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Mayo Clin Proc. 2012 Jan;87(1):41-9. doi: 10.1016/j.mayocp.2011.08.003.

Postoperative emergency response team activation at a large tertiary medical center.

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1
Department of Anesthesiology, Mayo Clinic, Rochester, MN 55905, USA.

Abstract

OBJECTIVE:

To study characteristics and outcomes associated with emergency response team (ERT) activation in postsurgical patients discharged to regular wards after anesthesia.

PATIENTS AND METHODS:

We identified all ERT activations that occurred within 48 hours after surgery from June 1, 2008, through December 31, 2009, in patients discharged from the postanesthesia care unit to regular wards. For each ERT case, up to 2 controls matched for age (±10 years), sex, and type of procedure were identified. A chart review was performed to identify factors that may be associated with ERT activation.

RESULTS:

We identified 181 postoperative ERT calls, 113 (62%) of which occurred within 12 hours of discharge from the postanesthesia care unit, for an incidence of 2 per 1000 anesthetic administrations (0.2%). Multiple logistic regression analysis revealed the following factors to be associated with increased odds for postoperative ERT activation: preoperative central nervous system comorbidity (odds ratio [OR], 2.53; 95% confidence interval [CI], 1.20-5.32; P=.01), preoperative opioid use (OR, 2.00; 95% CI, 1.30-3.10; P=.002), intraoperative use of phenylephrine infusion (OR, 3.05; 95% CI, 1.08-8.66; P=.04), and increased intraoperative fluid administration (per 500-mL increase, OR, 1.06; 95% CI, 1.01-1.12; P=.03). ERT patients had longer hospital stays, higher complication rates, and increased 30-day mortality compared with controls.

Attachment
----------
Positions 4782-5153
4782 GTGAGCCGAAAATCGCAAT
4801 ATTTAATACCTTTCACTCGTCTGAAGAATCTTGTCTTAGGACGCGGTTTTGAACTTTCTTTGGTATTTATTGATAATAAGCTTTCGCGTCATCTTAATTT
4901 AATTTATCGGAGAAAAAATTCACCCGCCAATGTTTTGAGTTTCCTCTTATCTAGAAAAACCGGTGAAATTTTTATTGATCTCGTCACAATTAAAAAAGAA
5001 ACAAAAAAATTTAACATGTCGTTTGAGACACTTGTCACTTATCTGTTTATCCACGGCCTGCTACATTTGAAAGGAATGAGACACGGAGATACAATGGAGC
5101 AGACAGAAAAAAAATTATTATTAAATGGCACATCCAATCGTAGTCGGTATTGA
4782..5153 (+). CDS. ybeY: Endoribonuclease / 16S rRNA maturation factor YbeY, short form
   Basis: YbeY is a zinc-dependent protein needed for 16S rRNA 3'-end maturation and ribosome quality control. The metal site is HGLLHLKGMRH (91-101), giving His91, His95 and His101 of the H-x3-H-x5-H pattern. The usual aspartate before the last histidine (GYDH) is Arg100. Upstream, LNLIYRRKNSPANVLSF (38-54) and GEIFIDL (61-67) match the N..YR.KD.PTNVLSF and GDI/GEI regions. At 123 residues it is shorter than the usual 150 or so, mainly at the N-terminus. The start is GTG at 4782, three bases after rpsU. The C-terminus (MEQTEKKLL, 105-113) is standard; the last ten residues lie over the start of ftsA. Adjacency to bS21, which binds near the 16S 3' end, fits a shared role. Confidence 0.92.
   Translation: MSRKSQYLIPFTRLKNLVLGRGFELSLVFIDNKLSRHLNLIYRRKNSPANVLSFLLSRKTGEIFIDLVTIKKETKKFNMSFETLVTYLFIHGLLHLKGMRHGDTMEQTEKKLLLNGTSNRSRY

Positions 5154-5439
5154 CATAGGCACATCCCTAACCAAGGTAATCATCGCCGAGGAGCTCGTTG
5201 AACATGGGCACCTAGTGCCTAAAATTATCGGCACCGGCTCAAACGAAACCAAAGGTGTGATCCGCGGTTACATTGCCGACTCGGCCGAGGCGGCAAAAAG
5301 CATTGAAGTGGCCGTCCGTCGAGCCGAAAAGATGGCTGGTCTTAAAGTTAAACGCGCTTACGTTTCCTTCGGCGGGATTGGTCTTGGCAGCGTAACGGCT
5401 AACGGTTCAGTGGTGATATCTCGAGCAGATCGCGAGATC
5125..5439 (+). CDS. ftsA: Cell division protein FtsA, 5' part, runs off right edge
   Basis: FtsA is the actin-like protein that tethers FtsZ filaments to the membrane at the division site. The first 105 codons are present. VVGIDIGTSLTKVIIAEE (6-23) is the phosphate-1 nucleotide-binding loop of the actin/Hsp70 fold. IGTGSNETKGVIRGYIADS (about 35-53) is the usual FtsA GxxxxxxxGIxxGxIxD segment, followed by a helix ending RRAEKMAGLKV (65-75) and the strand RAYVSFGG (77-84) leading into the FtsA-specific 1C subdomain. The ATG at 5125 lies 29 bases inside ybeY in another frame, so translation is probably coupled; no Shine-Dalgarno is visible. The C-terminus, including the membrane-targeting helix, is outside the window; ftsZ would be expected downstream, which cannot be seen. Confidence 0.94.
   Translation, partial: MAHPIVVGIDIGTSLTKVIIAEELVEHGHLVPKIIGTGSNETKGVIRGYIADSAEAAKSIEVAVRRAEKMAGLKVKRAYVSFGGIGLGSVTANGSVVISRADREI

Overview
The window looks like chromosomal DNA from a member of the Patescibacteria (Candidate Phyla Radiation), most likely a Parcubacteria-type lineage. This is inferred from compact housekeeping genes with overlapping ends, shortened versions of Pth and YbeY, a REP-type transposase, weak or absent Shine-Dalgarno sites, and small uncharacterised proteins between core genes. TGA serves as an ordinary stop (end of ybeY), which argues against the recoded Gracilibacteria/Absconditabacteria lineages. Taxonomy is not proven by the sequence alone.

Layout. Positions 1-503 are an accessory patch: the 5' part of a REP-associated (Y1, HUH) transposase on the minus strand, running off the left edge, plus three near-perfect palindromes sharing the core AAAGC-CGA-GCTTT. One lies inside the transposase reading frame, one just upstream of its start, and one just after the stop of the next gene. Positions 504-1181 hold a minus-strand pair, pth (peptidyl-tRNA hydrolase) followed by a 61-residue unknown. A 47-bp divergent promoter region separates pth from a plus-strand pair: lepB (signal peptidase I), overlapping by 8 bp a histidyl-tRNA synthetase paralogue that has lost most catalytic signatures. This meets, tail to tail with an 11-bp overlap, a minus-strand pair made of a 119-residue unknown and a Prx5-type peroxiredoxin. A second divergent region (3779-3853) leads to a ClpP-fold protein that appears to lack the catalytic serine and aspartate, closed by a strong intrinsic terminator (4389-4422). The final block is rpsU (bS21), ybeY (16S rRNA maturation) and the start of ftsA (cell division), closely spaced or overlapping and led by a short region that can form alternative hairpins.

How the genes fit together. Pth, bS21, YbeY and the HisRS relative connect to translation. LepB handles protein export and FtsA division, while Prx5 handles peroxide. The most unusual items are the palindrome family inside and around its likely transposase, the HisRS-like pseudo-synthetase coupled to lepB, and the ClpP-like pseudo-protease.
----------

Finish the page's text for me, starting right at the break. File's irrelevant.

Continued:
CONCLUSION:

Preoperative opioid use, history of central neurologic disease, and intraoperative hemodynamic instability are associated with postoperative decompensation requiring ERT intervention. Patients with these clinical characteristics may benefit from discharge to progressive or intensive care units in the early postoperative period.

PMID:
22212967
PMCID:
PMC3538389
DOI:
10.1016/j.mayocp.2011.08.003
[Indexed for MEDLINE]
Free PMC Article
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